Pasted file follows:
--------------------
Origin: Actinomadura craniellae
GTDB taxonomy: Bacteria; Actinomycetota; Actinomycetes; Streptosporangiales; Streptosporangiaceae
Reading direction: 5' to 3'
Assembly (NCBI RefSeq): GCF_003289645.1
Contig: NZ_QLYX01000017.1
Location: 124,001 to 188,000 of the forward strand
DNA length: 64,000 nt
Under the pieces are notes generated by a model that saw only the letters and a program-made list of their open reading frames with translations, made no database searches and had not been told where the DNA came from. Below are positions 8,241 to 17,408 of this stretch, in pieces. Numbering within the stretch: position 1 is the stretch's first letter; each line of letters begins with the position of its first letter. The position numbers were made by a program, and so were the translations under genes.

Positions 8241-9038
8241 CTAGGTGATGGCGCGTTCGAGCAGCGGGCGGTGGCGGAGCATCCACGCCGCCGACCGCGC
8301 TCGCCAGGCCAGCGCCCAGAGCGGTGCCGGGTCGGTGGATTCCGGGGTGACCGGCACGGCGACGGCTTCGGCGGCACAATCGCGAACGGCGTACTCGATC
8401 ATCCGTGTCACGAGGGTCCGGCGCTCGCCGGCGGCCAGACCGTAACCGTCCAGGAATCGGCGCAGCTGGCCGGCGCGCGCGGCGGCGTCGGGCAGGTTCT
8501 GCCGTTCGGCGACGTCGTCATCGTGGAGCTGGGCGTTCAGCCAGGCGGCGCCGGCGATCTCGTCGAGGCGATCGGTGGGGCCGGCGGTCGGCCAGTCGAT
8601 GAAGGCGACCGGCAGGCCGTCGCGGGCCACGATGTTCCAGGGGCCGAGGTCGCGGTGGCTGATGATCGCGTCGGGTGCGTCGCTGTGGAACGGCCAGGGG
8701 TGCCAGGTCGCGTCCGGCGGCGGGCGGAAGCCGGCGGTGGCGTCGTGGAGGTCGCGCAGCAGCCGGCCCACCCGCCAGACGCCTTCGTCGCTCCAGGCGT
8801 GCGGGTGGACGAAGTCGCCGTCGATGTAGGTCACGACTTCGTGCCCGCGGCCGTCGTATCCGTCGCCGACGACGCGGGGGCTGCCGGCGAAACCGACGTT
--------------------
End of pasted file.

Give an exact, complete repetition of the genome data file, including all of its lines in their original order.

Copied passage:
Origin: Actinomadura craniellae
GTDB taxonomy: Bacteria; Actinomycetota; Actinomycetes; Streptosporangiales; Streptosporangiaceae
Reading direction: 5' to 3'
Assembly (NCBI RefSeq): GCF_003289645.1
Contig: NZ_QLYX01000017.1
Location: 124,001 to 188,000 of the forward strand
DNA length: 64,000 nt
Under the pieces are notes generated by a model that saw only the letters and a program-made list of their open reading frames with translations, made no database searches and had not been told where the DNA came from. Below are positions 8,241 to 17,408 of this stretch, in pieces. Numbering within the stretch: position 1 is the stretch's first letter; each line of letters begins with the position of its first letter. The position numbers were made by a program, and so were the translations under genes.

Positions 8241-9038
8241 CTAGGTGATGGCGCGTTCGAGCAGCGGGCGGTGGCGGAGCATCCACGCCGCCGACCGCGC
8301 TCGCCAGGCCAGCGCCCAGAGCGGTGCCGGGTCGGTGGATTCCGGGGTGACCGGCACGGCGACGGCTTCGGCGGCACAATCGCGAACGGCGTACTCGATC
8401 ATCCGTGTCACGAGGGTCCGGCGCTCGCCGGCGGCCAGACCGTAACCGTCCAGGAATCGGCGCAGCTGGCCGGCGCGCGCGGCGGCGTCGGGCAGGTTCT
8501 GCCGTTCGGCGACGTCGTCATCGTGGAGCTGGGCGTTCAGCCAGGCGGCGCCGGCGATCTCGTCGAGGCGATCGGTGGGGCCGGCGGTCGGCCAGTCGAT
8601 GAAGGCGACCGGCAGGCCGTCGCGGGCCACGATGTTCCAGGGGCCGAGGTCGCGGTGGCTGATGATCGCGTCGGGTGCGTCGCTGTGGAACGGCCAGGGG
8701 TGCCAGGTCGCGTCCGGCGGCGGGCGGAAGCCGGCGGTGGCGTCGTGGAGGTCGCGCAGCAGCCGGCCCACCCGCCAGACGCCTTCGTCGCTCCAGGCGT
8801 GCGGGTGGACGAAGTCGCCGTCGATGTAGGTCACGACTTCGTGCCCGCGGCCGTCGTATCCGTCGCCGACGACGCGGGGGCTGCCGGCGAAACCGACGTT